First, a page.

In another report of the State, which highlighted the plight of the inside classroom experiences, says that in class 3, 2.7 per cent children cannot even read letters; 23.3 per cent can read letters but not more; 24.6 per cent can read words but not 1st class text or higher; 23.1 per cent cannot read the class 2 textbook.

In another shocking report only 28 per cent students in government schools of 5th class can read 2nd standard textbooks. It illustrates the condition of education system in the State. Could such a system of education bring peace? Are students provided with any pedagogical experience? Is violence responsible for the plight of classroom situations? According to another report on school education, the State has 59 per cent trained teachers at higher secondary level, 54 per cent trained teachers at secondary level and 48 per cent trained teachers at upper primary level and 40 per cent trained teachers at primary level. The education/indoctrination (?!) of Akhand Bharat value-based knowledge need to have well-trained teachers. Teachers are considered as the agents of change in the society and If professional commitments are not there, how could one expect to create peace-minds or pro-India minds?

To School or Not To School 

Education is the main factor for intellectual excellence and prosperity. Education is the only way to ‘modify’ the behaviour of individuals. So, it seems that the government either does not want to provide education to the masses or wants to restrict its access to a few. In Kashmir education has taken a backseat and the education sector is prone to frequent uprising. The children in Kashmir have lived/survived mostly under the dismal shadow of guns, their life has been fashioned through the noise of bullets and explosions, they have grown up running for their lives and have been witness to funerals, killings, curfews and shutdowns on a regular basis. A five-year-child in Kashmir can probably negotiate the curfew as a Syrian child learns to survive the air-strike. The Minister of Education (HRD) may discard Darwins’ theory but his Ministry works hard to substantiate the ‘survival of the fittest’ theory.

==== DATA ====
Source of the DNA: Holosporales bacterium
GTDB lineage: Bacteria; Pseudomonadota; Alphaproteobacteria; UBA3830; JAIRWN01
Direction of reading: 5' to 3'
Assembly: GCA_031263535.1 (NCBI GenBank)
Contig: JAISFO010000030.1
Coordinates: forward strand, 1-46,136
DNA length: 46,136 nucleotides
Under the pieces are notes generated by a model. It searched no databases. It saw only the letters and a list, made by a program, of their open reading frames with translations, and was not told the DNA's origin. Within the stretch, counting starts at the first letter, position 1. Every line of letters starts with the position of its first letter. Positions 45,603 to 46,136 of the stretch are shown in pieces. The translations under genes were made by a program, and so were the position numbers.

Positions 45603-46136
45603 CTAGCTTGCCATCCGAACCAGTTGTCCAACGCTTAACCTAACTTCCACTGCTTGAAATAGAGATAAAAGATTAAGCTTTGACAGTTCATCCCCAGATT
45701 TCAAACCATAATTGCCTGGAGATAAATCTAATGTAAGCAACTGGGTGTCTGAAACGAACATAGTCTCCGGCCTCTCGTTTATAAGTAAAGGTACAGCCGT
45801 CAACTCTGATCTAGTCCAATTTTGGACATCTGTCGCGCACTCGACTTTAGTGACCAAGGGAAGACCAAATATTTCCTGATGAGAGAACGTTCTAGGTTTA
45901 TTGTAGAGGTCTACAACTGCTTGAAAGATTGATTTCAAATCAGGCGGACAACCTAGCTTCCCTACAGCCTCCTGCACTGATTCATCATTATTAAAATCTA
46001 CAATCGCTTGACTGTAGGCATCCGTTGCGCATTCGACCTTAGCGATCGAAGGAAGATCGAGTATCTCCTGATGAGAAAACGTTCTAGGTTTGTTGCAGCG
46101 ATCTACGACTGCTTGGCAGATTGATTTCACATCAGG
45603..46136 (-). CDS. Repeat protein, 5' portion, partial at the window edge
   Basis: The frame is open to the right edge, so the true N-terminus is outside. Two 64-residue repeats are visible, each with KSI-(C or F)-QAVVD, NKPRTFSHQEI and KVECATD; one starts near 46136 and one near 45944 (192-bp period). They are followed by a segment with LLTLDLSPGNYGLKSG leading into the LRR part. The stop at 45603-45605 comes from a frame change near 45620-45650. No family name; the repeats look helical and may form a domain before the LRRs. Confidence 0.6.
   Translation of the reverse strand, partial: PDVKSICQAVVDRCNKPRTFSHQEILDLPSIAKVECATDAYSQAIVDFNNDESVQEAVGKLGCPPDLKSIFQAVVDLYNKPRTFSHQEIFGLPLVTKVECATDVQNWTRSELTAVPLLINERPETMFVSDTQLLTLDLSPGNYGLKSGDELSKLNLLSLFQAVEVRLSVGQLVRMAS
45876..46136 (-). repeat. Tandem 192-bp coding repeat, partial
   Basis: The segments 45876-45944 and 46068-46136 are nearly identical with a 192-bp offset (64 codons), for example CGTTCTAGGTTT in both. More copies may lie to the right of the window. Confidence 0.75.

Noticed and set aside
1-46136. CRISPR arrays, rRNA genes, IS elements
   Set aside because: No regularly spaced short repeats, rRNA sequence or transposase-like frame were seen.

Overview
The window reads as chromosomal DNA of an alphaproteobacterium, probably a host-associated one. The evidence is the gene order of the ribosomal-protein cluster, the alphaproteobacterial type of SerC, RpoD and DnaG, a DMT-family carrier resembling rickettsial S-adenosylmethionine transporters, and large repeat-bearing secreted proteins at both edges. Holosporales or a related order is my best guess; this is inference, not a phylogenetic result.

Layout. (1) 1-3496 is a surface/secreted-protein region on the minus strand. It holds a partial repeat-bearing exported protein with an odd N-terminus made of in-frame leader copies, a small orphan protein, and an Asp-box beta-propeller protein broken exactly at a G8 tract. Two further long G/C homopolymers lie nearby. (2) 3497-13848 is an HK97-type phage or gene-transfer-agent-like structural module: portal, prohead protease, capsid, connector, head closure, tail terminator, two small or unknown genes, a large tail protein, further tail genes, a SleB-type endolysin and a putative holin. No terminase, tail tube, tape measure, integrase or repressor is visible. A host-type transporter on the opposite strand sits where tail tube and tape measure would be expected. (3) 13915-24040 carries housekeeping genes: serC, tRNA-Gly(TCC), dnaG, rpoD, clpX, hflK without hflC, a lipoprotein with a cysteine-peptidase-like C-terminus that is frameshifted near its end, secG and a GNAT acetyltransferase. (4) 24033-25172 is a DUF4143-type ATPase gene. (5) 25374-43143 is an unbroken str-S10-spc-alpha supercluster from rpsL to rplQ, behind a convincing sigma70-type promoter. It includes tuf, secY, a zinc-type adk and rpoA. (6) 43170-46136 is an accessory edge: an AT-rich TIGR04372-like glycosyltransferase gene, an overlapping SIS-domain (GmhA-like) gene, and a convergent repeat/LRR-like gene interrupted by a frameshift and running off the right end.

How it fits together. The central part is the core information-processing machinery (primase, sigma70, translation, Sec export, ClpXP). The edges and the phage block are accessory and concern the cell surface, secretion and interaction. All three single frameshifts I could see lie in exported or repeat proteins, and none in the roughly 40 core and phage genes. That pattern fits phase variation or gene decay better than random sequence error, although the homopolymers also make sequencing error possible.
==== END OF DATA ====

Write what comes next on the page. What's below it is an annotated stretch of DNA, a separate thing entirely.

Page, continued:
India needs to re-systematise/prioritise the policies in Kashmir for peace-making particu-larly focusing on the education system and curriculum, and the students need to be provided with different educational experiences to counter the separatist argument that it is India which is forcing Kashmiris to pick up guns. The devastated shape of education in the State is quite contradictory to its egalitarian and secular features in the past. Today a child has no celebration of a shared history and harmony which prevailed in the Kashmiri community. If the children neither find harmony in their textbooks, nor in outside school experiences, it is naturally going to be a dogmatic experience of education provided to the conflict-victim students. Brock Utne rightly says: “It is of no help if the subject matter taught is of critical nature selected to further democratic values and the character formation of individual, if the methods used to convey the subject matter are authoritarian, do not engage students, and do not appeal to their emotions.” Efforts need to be made in the Valley for the peace inculcation. India needs to change the way it looks at Kashmir. Not from the standpoint of Pakistan, Not from the point of a ‘territory’... but from the pedestal of the world’s largest democracy. The Ministry for Human Resources had promised to fund summer field-study programmes for 15,000 Jammu and Kashmir students but the offer got stuck somewhere in the State bureaucracy.